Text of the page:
Among them was an Afghan who worked for 15 years as a US military interpreter. He moved from hotel to hotel in Mazar-e-Sharif and ran out of money as he, his eight children and his wife waited for the Taliban to leave.
“I’m afraid of being left behind,” said the man, whose name was withheld by the Associated Press for his safety. “I don’t know what the problem is: is it a political problem or do they not care about us?”
The interpreter’s visa was approved weeks before the last US troops left the country, but he was unable to stamp it in his passport because the US embassy closed.
On Thursday he said he does not trust the Taliban’s assurances that they will not retaliate against the Afghans who worked for the Americans.
Biden, already criticized for his handling of the evacuation, is pushed by Democrats and also on both sides by Republicans, with some saying he is not doing enough to help America’s former allies and others not doing enough to help. keep potential threats out of us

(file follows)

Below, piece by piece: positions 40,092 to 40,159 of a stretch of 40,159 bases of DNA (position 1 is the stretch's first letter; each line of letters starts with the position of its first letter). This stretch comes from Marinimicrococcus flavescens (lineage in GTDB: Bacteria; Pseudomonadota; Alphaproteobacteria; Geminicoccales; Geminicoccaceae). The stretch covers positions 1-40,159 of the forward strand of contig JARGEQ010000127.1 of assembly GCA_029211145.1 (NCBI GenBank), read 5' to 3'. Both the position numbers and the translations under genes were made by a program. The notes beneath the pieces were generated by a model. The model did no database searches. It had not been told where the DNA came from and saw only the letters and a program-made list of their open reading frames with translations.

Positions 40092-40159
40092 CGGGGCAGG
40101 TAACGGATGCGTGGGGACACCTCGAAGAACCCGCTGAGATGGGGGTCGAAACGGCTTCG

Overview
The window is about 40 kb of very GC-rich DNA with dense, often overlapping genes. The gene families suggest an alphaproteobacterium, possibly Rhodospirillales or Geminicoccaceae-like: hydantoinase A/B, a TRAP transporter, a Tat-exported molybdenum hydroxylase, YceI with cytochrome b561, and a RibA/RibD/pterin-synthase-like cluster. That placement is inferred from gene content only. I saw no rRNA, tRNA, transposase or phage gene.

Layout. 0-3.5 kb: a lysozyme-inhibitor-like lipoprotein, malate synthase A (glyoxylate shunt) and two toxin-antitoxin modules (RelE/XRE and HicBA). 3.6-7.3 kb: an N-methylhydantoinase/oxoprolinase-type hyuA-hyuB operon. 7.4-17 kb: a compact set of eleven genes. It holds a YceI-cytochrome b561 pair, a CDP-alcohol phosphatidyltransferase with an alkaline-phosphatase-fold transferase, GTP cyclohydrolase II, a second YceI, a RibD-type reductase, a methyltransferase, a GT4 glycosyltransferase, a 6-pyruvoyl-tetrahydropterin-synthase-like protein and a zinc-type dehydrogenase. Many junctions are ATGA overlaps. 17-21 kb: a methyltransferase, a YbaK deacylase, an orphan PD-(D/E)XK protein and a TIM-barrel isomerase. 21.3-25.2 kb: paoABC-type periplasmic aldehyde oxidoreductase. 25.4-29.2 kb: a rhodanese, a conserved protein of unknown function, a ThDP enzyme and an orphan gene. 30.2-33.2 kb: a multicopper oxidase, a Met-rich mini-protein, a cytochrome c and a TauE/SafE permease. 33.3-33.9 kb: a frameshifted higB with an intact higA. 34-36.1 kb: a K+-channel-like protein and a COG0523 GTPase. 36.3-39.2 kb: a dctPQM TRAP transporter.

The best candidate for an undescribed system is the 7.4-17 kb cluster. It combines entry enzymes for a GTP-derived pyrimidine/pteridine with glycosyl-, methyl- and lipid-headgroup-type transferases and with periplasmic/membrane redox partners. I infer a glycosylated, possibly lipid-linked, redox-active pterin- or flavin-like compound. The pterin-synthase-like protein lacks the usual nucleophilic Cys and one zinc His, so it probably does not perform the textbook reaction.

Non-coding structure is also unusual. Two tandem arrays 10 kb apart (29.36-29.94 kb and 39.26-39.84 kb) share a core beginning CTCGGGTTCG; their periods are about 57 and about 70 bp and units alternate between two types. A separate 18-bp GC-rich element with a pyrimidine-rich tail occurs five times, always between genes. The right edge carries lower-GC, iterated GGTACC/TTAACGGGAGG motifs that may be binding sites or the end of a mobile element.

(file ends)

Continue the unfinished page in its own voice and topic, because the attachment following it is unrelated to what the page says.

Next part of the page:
Senator Lindsey Graham and Representative Mike Waltz, both Republicans, said in a statement that hundreds of those Afghans and US residents at risk remain “trapped behind enemy lines.” The Biden administration “must provide Congress and the American people … with a plan to get them out of Afghanistan safely.”
The Wartime Allies Association estimates that tens of thousands of special immigrant visa applicants remain in Afghanistan.
A US citizen in New York is trying to take two cousins out of the country who applied for SIVs late last year and were still waiting for approval when the US embassy closed. He said both cousins have worked for a US aid group for eight years and are afraid the Taliban will find them.
“They are afraid, they feel abandoned. They put their entire lives at risk and when the United States was leaving, they were told they would leave, “said American Fahima, whose surname and name of the aid group were hidden to protect her cousins. “Where’s the help?”
[ https://rocetoday.com/bidens-promise-not-to-leave-americas-allies-behind-is-being-tested/ https://d26toa8f6ahusa.cloudfront.net/wp-content/uploads/2021/07/30214746/a-quiet-place-part-2-bigs-16.pdf